BY NHAU MANGIRAZI
MBIRE Rural District Council (RDC) is making strides in wildlife conservation and improving livelihoods through community development initiatives, chief executive officer Cloudious Majaya has said.
Situated about 230km north of Harare, Mbire’s population of approximately 92 000 is benefiting from three conservancies along the Zambezi Valley – namely Dande South measuring 77 000 hectares, Dande North (69 000ha) and Dande Safari (52 000ha).
Majaya said, through implementing Communal Areas Management Programme for Indigenous Resources (Campfire) programmes the RDC has built schools, clinics and roads.
Applauding the move by Zimbabwe Parks and Wildlife Management Authority (ZimParks), working with stakeholders, to map way-forward for communities, he said:
“There is need to learn from other neighbouring countries like Botswana and Kenya’s models on compensation as it is a win-win situation for communities.”
Villagers residing next to conservancies lose livestock and crops to wildlife, but never get compensation from government.
Majaya said Mbire communities benefitted from wildlife by being recruited as game scouts and are part of teams that curb poaching of mainly elephants along the Zambezi Valley.
“We have 21 game scouts employed by the council, where eight are females in the anti-poaching drive. We also have 75 warders at each ward, who help identify animal problem areas,’’ Majaya added.
Tarcisius Mahuni, Mbire RDC environment executive officer, said awareness campaigns at village, ward and district level have helped in curbing poaching and human-wildlife conflict.
“This is pursued through training of scouts at Mushandike College of Wildlife Management as well as the use of various scaring methods, including fires, use of chillies, guns shots and tins against animals like elephants. Villagers are trained and informed to report to law enforcement agents, where elimination is necessary. It is imperative that fields and homesteads are fenced as a protective measure,” he explained.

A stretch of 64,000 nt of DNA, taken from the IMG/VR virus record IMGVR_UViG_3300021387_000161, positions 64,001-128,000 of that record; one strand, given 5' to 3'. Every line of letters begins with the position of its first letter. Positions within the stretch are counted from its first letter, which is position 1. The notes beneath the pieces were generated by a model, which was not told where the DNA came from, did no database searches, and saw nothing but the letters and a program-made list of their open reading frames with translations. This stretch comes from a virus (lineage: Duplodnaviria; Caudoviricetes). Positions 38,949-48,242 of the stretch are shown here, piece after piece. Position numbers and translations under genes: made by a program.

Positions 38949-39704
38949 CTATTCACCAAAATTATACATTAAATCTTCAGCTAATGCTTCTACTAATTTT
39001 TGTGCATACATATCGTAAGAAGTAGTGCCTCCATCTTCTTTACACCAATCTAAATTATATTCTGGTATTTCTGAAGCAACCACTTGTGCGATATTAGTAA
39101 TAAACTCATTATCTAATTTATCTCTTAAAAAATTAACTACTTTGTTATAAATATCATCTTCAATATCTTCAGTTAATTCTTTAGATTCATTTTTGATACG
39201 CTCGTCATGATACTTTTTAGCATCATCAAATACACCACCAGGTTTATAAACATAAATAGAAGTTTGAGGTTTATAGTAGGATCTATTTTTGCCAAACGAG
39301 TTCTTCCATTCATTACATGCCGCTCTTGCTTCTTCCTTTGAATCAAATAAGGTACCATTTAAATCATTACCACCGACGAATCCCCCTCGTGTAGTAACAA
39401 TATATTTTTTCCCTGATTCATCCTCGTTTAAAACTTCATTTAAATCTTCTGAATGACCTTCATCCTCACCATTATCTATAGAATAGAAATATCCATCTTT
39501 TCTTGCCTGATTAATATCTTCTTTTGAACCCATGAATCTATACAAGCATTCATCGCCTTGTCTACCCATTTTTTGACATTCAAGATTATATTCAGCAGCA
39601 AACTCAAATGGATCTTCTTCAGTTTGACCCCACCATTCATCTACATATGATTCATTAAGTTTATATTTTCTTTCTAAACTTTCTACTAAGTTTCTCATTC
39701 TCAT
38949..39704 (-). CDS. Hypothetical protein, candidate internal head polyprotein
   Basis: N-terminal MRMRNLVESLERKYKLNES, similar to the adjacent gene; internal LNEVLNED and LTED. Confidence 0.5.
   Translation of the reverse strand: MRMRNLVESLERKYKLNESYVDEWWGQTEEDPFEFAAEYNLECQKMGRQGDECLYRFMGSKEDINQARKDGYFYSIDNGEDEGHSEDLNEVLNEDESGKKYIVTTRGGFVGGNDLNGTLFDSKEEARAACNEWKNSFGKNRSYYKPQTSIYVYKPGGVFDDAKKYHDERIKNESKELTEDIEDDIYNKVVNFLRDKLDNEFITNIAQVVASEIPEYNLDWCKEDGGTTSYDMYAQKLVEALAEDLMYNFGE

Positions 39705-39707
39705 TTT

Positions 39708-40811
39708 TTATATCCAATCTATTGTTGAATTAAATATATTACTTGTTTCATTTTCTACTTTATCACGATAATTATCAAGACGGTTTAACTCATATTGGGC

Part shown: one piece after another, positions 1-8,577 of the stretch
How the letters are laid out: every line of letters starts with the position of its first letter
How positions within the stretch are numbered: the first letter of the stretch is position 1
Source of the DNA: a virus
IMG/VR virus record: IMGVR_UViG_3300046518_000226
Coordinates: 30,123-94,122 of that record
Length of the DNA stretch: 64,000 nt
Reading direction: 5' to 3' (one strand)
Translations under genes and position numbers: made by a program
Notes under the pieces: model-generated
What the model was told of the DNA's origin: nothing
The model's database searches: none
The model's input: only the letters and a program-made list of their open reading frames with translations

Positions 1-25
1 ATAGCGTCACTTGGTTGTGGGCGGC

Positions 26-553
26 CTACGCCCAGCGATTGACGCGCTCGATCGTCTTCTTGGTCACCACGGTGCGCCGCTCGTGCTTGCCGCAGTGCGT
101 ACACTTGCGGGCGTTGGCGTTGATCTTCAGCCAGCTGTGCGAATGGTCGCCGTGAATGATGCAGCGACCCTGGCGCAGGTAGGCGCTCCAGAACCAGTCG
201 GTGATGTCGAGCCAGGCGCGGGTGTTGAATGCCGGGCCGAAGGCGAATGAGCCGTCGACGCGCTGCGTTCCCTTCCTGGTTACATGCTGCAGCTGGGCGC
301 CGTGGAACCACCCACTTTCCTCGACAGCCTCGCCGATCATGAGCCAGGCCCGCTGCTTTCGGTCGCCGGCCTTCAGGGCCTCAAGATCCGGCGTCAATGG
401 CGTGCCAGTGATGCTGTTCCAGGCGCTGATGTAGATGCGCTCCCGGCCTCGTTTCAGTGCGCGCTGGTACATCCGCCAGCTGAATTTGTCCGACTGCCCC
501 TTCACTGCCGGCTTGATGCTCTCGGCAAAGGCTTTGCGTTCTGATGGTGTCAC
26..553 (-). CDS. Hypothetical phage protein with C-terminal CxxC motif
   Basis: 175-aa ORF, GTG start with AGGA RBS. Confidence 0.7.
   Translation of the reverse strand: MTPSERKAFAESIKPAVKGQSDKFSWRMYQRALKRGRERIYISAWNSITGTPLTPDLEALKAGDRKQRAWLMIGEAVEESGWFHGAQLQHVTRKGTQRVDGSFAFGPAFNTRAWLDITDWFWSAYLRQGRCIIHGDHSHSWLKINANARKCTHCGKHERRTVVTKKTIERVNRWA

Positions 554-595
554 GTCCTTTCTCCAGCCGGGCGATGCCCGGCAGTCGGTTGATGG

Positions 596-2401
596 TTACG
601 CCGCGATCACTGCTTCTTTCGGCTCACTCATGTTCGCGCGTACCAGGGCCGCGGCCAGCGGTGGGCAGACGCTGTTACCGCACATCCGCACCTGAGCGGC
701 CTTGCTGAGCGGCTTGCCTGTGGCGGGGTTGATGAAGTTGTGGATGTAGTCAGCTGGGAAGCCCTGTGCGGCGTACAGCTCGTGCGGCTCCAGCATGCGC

Mahuni added that funds from Campfire programme help in infrastructural development.
“The proceeds from animal problems areas help in infrastructural development, including building schools, clinics, roads, bridges and borehole drilling, among others. School fees assistance is offered as well as drought relief assistance. Animal victims get assistance in the form of funeral assistance, hospital bills and school fees,” he added.
ZimParks director-general Fulton Upenyu Mangwanya confirmed that besides international community bias towards Zimbabwe over commercial ivory sales last held in 2009, local communities are working closely in monitoring poaching activities around the country.
“Our main thrust is for wildlife conservation to do well despite limited resources to curb poaching. We are happy that local communities are playing their roles to preserve nature,” Mangwanya said.
Majaya said despite challenges in wildlife management, Mbire remains a success story.
“Because elephants destroy communal farm products we have engaged communities to own these animals and this has reduced poaching,” Majaya said.
Mahuni explained that regionally, there are bilateral meetings between Zambia, Mozambique and Zimbabwe under the Zimbabwe-Mozambique-Zambia Transfrontier Park initiative.